Anonymous More than 1 year ago
then this a book you will enjoy. Unfortunately, many of the branded names used in the book did not serve to conjure up descriptive pictures in my mind as well as other adjectives might have. It felt like nearly 10% of the book were either movie star names or brand name goods.
Anonymous More than 1 year ago
Nothing deep or complex here but a nice story.
esonic on LibraryThing More than 1 year ago
A shallow, children¿s fairy tale. Pleasant, if simplistic.I bought the book on recommendation from Sir Ken Robinson, hailing it as a captivating and inspiring story of women¿s empowerment. A couple of pages into it turned out it was rather a fairy tale. Los Angeles, California - always sunny, always strolling from one party to another, glamour and luxury, and every paragraph seems to have some clothing brand name included.The real story was to be about India, who lived 40 years teaching kids in a school in London, wishing for a different life, and in a course of one summer finally getting there - turning her fate to become a renowned specialist on parent-teen behavior, and meeting Prince Charming while she¿s at it. Such a big turn in life is all about internal reconstruction of the hero and the book simply makes it too shallow. There¿s not nearly enough diving into the soul of India and exploring what she feels and what decisions she makes.Next to that, the story is simply unlikely - a series of events stripped directly from Cinderella. 12-year-old girls would likely be delighted by the plot and scenery, but for anyone older than that it just reads like a children¿s book.All this isn¿t to say that I didn¿t enjoy the book - it was pleasant to read. But with such an endorsement I was expecting much more than I received.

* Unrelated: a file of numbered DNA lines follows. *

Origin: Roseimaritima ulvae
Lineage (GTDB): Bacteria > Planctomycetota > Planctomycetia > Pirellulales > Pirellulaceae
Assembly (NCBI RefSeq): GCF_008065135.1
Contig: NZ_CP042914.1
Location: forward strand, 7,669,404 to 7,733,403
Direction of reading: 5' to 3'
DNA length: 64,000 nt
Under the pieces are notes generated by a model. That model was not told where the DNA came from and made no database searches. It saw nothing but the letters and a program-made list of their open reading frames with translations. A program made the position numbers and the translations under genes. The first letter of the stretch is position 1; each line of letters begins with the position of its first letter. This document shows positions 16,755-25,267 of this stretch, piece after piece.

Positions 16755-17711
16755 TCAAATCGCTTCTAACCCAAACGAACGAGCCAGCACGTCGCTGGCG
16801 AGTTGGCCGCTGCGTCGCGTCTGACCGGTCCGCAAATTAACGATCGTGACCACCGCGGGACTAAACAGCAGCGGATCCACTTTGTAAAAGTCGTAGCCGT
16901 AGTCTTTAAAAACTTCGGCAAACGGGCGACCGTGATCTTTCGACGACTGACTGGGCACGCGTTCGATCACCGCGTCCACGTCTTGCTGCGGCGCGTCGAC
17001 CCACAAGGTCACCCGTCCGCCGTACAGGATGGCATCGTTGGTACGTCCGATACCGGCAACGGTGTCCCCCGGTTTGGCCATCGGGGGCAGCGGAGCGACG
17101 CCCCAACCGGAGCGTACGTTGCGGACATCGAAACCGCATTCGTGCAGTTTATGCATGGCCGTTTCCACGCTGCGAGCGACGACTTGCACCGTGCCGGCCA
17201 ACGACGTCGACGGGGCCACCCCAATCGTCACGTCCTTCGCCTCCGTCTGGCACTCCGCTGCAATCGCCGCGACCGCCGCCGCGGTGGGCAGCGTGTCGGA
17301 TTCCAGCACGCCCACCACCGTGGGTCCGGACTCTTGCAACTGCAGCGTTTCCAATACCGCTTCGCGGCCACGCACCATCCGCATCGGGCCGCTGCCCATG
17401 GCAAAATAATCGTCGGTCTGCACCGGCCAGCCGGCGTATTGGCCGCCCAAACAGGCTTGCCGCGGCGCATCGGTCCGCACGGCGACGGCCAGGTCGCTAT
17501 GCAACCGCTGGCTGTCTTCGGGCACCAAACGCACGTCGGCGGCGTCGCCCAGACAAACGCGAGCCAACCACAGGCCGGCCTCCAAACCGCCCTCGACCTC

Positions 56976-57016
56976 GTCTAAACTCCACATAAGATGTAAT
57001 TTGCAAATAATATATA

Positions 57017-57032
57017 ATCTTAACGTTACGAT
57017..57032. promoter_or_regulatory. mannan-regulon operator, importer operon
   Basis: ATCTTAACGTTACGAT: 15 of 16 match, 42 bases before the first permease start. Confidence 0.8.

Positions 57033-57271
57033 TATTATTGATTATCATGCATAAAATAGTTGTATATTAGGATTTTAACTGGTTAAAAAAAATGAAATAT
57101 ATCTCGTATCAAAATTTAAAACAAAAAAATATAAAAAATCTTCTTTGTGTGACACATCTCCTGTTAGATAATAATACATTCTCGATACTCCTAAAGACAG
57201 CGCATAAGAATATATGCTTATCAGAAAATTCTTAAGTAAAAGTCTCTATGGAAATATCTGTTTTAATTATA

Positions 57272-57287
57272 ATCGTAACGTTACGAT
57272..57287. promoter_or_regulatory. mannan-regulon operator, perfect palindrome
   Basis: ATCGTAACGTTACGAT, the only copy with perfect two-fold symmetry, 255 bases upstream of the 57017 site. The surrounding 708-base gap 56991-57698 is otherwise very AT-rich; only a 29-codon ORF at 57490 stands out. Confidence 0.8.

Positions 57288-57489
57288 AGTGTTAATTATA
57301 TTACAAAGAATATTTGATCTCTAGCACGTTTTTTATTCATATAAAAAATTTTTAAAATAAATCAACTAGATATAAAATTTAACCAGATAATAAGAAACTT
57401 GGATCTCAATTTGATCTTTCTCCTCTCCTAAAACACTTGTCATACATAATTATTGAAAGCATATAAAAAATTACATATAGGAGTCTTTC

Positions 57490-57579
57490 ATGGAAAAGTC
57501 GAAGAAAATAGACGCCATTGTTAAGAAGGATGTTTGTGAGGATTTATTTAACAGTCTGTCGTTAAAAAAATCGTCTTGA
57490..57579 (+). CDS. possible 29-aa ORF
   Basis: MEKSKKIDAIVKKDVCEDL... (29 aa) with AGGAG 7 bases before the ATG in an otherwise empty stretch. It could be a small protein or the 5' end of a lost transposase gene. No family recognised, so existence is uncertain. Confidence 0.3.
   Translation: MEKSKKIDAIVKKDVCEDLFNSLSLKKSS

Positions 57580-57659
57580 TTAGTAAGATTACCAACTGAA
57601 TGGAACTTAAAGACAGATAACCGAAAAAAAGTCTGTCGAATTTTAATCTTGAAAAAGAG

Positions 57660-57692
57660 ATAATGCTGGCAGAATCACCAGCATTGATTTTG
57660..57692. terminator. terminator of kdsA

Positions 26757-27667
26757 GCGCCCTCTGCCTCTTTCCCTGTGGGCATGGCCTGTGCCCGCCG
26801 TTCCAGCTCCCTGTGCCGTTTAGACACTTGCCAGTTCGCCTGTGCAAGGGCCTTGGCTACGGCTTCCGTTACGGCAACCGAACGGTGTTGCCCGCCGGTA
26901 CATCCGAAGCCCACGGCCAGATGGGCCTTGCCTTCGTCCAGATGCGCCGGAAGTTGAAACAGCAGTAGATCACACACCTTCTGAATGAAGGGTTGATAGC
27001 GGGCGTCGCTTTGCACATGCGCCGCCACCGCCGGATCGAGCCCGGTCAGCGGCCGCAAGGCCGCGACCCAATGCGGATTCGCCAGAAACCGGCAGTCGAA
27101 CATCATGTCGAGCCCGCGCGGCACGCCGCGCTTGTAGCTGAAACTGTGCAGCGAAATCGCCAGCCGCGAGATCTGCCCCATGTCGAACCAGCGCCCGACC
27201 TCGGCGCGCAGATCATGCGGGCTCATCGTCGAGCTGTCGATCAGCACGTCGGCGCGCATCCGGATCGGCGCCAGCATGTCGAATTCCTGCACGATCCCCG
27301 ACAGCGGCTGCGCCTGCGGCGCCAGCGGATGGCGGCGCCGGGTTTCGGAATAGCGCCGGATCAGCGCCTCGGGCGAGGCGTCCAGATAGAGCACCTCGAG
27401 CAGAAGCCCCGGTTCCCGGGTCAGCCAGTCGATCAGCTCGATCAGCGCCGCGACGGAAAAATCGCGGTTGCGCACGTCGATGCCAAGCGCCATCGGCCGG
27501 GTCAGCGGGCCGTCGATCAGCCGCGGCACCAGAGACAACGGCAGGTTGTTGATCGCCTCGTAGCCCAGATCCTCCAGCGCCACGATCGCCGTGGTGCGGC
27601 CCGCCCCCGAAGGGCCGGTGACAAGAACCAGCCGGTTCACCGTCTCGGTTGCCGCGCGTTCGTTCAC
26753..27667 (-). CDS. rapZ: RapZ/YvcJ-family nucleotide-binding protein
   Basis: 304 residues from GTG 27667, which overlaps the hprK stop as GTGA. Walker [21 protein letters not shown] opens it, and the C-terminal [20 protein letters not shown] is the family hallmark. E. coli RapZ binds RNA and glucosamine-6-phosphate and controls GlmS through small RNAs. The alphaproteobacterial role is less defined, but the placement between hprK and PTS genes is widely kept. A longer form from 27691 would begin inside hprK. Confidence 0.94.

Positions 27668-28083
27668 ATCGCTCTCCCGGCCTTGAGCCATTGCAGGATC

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AnnieMcDonnell More than 1 year ago
A remarkable cross between “Bridget Jones’s Dairy” and “The Devil wears Prada”! Turning 40 years old has never been easy, not even for India. This book is not quite in line with the dramatic search for love as in” Bridget Jones’s Diary”; but, as India searches for what her soul truly wants to do with the rest of her life is. So, she moves from England to America to stay with her twin sister, Annie with the hopes of figuring her life out once and for all. She is desperately obsessed with all of the bling in Beverly Hills, even before she gets on the plane for Los Angeles. Outfits are described so well, I was having flashbacks to “The Devil wears Prada”. If you are also obsessed with fashion, you will thoroughly enjoy this book. India always wanted to write a book, she wants her Prince Charming and the good life. This book is about her pursuit of making her dreams come true. Lessons will be learned, friendships will be proven, and family will be reconnected. Thérèse delivers a perfect beach read. It is witty and heart-warming at the same time. India is a character that you will root for until the last page. Once you finish, you will realize that “40 really is the new 30”.